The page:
Women in Engineering

Shell Canada supports UAlberta efforts to attract a variety of qualified engineers to the field

Shelley Williamson - 06 October 2016

Sahar Banisoltan will convocate with a PhD in civil engineering from the University of Alberta in 2017, with a focus on water resource engineering. It's an accomplishment she credits in part to the WISER (Women in Science, Engineering & Research) network - supported by Shell Canada - which collaborates with industry, government and academia to create programs that increase diversity in these fields. Now one of those voices is Banisoltan's.

Banisoltan noticed a lack of female mentors in engineering, and set about to address it. She initiated and led a mentorship program (called UA-WiSE/WISER) at UAlberta to help young professionals - many of them women - network and gain support. In its founding year in 2015, the program grouped an undergraduate student, a young professional or graduate student and an experienced professional together to learn from each other. For Banisoltan, it meant networking with young professionals as well as finding a more senior mentor, who helped her complete her PhD. As she embarks on her engineering career, she plans to mentor other women.

"Until now, UA-WISE has never had substantial funding so anything they have done they've had to piece together," says Denise Hemmings.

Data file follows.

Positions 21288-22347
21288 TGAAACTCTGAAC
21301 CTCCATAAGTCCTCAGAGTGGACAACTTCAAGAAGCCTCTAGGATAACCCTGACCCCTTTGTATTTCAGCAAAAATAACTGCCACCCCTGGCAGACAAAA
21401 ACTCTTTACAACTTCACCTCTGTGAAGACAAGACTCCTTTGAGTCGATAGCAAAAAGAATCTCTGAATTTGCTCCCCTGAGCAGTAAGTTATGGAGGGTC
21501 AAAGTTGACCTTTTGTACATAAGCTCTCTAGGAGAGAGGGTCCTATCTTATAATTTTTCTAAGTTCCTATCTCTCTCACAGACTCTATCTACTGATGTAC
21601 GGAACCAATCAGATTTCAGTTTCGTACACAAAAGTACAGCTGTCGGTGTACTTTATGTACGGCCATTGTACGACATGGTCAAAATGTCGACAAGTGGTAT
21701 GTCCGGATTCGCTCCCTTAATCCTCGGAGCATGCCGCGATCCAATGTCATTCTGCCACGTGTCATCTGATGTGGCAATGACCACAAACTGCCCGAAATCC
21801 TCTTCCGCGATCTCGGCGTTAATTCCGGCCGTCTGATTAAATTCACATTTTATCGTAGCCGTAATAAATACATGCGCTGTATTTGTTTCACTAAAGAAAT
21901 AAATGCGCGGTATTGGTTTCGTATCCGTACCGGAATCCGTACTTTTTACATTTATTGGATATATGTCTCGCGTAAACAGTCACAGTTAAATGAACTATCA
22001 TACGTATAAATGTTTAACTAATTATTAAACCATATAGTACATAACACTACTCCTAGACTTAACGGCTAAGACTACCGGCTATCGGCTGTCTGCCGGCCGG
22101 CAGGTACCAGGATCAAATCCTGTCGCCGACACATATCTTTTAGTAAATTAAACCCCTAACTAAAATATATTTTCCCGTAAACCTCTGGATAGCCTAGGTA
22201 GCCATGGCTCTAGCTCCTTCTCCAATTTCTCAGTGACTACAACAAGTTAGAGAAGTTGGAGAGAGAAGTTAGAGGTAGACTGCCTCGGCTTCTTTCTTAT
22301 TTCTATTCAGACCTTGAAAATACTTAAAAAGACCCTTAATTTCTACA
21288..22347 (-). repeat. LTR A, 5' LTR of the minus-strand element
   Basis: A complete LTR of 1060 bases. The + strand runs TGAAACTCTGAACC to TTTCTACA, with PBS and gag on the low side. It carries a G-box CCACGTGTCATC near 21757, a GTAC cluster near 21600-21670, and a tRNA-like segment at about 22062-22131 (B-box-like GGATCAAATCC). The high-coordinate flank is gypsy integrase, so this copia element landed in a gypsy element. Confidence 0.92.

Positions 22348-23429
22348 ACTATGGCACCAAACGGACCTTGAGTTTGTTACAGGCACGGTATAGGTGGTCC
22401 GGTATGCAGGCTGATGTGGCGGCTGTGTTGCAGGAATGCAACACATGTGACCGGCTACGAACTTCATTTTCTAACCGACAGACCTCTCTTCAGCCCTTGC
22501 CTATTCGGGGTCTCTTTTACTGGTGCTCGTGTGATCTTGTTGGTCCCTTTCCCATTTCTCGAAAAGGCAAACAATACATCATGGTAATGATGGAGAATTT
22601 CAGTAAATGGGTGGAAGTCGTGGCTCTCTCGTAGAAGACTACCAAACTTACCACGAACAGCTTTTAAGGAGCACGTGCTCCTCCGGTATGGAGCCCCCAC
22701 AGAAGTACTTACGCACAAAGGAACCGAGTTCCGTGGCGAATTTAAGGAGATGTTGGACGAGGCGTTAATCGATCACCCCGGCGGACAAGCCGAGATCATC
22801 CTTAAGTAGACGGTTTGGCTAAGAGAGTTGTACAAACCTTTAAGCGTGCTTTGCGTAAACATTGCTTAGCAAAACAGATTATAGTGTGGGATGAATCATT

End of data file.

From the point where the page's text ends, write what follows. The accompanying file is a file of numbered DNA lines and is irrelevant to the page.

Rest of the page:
"It empowered me," said Banisoltan of her experience with the network. "I knew what I wanted to do but this gave me the opportunity to evaluate myself and figure out what skills I needed to work on." It also gave her access to other networking opportunities for women. "For me it was very eye-opening. I loved the enthusiasm; it's a great community."

Denise Hemmings, academic co-chair of WISEST, the umbrella network for WISER and UA-WiSE, lauds Shell Canada for its support. "The money from Shell has made a huge impact on our undergraduate group," said Hemmings. "Until now, UA-WiSE has never had substantial funding so anything they have done they've had to piece together." The Shell funding established a stronger program in other ways, too.

In addition to supporting UA-WiSE, Shell Canada's substantial, three-year (2014-2017) investment in UAlberta also includes contributions to Aboriginal initiatives, geoscience field schools and the Shell Enhanced Learning Fund (SELF), allowing students to attend conferences, field trips and complete projects that focus on sustainable energy, the environment and the economy.

Rob Lyon, Shell Canada's university and college relations advisor, said the company selects initiatives based how well they benefit students and how well they align with Shell's core values of honesty, integrity and respect. An added bonus is that the commitment helps build a vibrant future workforce.

"The U of A has high-calibre talent," Lyon says. He adds the programs UAlberta offers have direct relevance to Shell Canada's core business in Alberta's oil sands.

Dr. Sam Pearson, director of corporate and foundation relations in UAlberta's Office of Advancement says corporate gifts are crucial to students' overall experiential learning and success, and they elevate the university's role as an academic leader.

"Shell Canada is a great partner with the university," she says. "Supporting field schools and initiatives such as UA-WiSE allows us to increase the number and diversity of students we support."